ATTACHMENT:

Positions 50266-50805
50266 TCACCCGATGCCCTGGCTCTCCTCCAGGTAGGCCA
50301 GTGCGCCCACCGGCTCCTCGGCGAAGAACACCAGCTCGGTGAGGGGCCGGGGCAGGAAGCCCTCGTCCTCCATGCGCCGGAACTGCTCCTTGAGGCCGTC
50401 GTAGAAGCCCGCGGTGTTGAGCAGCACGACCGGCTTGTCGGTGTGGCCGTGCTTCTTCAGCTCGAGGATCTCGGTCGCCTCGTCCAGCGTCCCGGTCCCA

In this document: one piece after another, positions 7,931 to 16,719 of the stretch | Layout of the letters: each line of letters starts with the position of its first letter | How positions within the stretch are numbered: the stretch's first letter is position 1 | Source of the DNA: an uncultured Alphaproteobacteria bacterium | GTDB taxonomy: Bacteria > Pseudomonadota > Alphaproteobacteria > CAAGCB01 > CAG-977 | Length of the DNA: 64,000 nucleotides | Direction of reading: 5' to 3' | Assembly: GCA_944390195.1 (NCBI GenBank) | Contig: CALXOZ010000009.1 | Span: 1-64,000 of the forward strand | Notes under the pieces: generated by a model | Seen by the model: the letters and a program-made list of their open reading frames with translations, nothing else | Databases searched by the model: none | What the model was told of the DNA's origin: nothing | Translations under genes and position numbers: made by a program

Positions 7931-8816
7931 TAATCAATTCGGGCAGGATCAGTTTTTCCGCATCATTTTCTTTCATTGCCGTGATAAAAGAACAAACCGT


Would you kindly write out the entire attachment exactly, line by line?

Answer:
Positions 50266-50805
50266 TCACCCGATGCCCTGGCTCTCCTCCAGGTAGGCCA
50301 GTGCGCCCACCGGCTCCTCGGCGAAGAACACCAGCTCGGTGAGGGGCCGGGGCAGGAAGCCCTCGTCCTCCATGCGCCGGAACTGCTCCTTGAGGCCGTC
50401 GTAGAAGCCCGCGGTGTTGAGCAGCACGACCGGCTTGTCGGTGTGGCCGTGCTTCTTCAGCTCGAGGATCTCGGTCGCCTCGTCCAGCGTCCCGGTCCCA

In this document: one piece after another, positions 7,931 to 16,719 of the stretch | Layout of the letters: each line of letters starts with the position of its first letter | How positions within the stretch are numbered: the stretch's first letter is position 1 | Source of the DNA: an uncultured Alphaproteobacteria bacterium | GTDB taxonomy: Bacteria > Pseudomonadota > Alphaproteobacteria > CAAGCB01 > CAG-977 | Length of the DNA: 64,000 nucleotides | Direction of reading: 5' to 3' | Assembly: GCA_944390195.1 (NCBI GenBank) | Contig: CALXOZ010000009.1 | Span: 1-64,000 of the forward strand | Notes under the pieces: generated by a model | Seen by the model: the letters and a program-made list of their open reading frames with translations, nothing else | Databases searched by the model: none | What the model was told of the DNA's origin: nothing | Translations under genes and position numbers: made by a program

Positions 7931-8816
7931 TAATCAATTCGGGCAGGATCAGTTTTTCCGCATCATTTTCTTTCATTGCCGTGATAAAAGAACAAACCGT